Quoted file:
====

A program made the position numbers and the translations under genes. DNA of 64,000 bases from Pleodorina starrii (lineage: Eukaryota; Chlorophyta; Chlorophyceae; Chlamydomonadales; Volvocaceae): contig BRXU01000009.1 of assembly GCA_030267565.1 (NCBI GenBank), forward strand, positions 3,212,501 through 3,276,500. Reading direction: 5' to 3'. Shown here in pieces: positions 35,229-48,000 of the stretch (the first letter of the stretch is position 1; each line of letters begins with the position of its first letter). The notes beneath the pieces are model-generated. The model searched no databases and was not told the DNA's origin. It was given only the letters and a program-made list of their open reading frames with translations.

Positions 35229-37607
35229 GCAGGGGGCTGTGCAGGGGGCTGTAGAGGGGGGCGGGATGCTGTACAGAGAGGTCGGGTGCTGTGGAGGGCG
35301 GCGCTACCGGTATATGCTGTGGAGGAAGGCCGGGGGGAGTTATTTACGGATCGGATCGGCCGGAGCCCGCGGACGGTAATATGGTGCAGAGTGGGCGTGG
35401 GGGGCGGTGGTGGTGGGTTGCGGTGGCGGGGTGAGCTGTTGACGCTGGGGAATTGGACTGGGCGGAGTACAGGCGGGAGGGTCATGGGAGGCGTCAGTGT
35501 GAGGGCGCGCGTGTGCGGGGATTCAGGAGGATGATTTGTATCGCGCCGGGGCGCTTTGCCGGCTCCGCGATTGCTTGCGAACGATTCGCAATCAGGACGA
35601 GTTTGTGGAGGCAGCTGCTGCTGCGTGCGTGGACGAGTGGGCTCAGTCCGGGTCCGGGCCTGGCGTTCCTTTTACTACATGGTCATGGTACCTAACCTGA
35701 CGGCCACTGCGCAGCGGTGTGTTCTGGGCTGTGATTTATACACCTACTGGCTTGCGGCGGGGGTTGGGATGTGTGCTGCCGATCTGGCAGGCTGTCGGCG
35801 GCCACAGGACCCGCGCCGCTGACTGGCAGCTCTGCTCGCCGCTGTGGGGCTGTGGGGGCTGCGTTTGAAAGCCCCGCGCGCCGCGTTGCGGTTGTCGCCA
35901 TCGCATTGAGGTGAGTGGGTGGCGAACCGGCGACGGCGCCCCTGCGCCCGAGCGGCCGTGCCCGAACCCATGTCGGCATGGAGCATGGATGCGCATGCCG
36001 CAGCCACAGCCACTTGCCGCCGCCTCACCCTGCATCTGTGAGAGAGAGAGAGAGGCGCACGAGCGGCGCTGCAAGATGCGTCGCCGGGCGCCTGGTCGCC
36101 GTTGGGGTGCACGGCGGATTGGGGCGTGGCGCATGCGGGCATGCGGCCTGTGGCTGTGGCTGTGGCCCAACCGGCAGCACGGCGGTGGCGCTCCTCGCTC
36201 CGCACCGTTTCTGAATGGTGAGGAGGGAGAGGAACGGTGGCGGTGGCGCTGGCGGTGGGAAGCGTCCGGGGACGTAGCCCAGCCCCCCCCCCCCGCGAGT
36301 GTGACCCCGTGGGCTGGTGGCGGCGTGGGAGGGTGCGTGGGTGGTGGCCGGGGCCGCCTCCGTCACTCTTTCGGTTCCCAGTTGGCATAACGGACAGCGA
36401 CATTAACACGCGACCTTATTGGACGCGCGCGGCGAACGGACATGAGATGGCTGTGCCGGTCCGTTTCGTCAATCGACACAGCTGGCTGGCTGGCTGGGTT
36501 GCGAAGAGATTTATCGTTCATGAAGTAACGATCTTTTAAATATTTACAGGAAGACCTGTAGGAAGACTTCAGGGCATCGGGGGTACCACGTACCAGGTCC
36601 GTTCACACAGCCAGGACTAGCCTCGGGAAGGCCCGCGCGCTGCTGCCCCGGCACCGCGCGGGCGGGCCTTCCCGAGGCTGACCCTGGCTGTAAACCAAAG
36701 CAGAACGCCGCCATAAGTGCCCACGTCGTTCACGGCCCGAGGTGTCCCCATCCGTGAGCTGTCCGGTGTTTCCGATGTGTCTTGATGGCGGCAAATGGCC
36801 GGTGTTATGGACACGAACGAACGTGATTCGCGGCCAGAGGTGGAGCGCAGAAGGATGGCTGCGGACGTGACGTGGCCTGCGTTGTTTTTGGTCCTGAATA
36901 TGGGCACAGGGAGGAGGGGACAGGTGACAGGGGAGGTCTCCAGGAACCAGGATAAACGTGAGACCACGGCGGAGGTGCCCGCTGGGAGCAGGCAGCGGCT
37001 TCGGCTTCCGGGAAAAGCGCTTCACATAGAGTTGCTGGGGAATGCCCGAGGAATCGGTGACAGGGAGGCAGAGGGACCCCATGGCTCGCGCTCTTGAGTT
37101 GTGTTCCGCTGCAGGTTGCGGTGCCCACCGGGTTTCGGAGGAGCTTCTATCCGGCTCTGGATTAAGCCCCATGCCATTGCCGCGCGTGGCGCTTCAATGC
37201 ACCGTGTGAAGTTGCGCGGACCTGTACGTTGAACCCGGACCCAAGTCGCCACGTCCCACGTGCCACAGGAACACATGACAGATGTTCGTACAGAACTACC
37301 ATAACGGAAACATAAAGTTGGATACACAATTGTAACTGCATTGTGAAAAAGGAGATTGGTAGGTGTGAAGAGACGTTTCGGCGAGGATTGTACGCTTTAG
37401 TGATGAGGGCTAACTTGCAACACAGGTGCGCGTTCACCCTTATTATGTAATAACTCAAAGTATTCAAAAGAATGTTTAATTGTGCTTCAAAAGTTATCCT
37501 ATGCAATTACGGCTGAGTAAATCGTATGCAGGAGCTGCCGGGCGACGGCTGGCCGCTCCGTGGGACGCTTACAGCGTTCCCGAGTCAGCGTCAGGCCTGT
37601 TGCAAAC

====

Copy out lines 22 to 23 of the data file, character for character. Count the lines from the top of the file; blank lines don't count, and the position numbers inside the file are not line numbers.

37101 GTGTTCCGCTGCAGGTTGCGGTGCCCACCGGGTTTCGGAGGAGCTTCTATCCGGCTCTGGATTAAGCCCCATGCCATTGCCGCGCGTGGCGCTTCAATGC
37201 ACCGTGTGAAGTTGCGCGGACCTGTACGTTGAACCCGGACCCAAGTCGCCACGTCCCACGTGCCACAGGAACACATGACAGATGTTCGTACAGAACTACC